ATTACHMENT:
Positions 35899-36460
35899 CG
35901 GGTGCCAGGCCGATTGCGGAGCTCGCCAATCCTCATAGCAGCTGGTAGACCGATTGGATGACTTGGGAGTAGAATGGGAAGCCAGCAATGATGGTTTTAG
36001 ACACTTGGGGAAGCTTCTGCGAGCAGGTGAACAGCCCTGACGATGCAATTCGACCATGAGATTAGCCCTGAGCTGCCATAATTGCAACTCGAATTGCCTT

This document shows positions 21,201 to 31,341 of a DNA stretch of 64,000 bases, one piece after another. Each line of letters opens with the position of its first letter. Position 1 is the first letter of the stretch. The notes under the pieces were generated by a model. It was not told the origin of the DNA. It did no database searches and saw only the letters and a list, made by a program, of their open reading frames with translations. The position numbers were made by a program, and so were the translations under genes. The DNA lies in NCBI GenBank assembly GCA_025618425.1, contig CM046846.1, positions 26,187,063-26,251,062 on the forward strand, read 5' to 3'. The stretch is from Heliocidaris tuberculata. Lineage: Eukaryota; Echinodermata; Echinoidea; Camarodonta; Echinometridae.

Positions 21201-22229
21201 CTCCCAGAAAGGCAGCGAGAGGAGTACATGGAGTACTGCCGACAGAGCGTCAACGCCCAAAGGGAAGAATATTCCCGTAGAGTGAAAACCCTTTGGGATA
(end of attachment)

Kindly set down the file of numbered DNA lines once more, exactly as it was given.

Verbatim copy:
Positions 35899-36460
35899 CG
35901 GGTGCCAGGCCGATTGCGGAGCTCGCCAATCCTCATAGCAGCTGGTAGACCGATTGGATGACTTGGGAGTAGAATGGGAAGCCAGCAATGATGGTTTTAG
36001 ACACTTGGGGAAGCTTCTGCGAGCAGGTGAACAGCCCTGACGATGCAATTCGACCATGAGATTAGCCCTGAGCTGCCATAATTGCAACTCGAATTGCCTT

This document shows positions 21,201 to 31,341 of a DNA stretch of 64,000 bases, one piece after another. Each line of letters opens with the position of its first letter. Position 1 is the first letter of the stretch. The notes under the pieces were generated by a model. It was not told the origin of the DNA. It did no database searches and saw only the letters and a list, made by a program, of their open reading frames with translations. The position numbers were made by a program, and so were the translations under genes. The DNA lies in NCBI GenBank assembly GCA_025618425.1, contig CM046846.1, positions 26,187,063-26,251,062 on the forward strand, read 5' to 3'. The stretch is from Heliocidaris tuberculata. Lineage: Eukaryota; Echinodermata; Echinoidea; Camarodonta; Echinometridae.

Positions 21201-22229
21201 CTCCCAGAAAGGCAGCGAGAGGAGTACATGGAGTACTGCCGACAGAGCGTCAACGCCCAAAGGGAAGAATATTCCCGTAGAGTGAAAACCCTTTGGGATA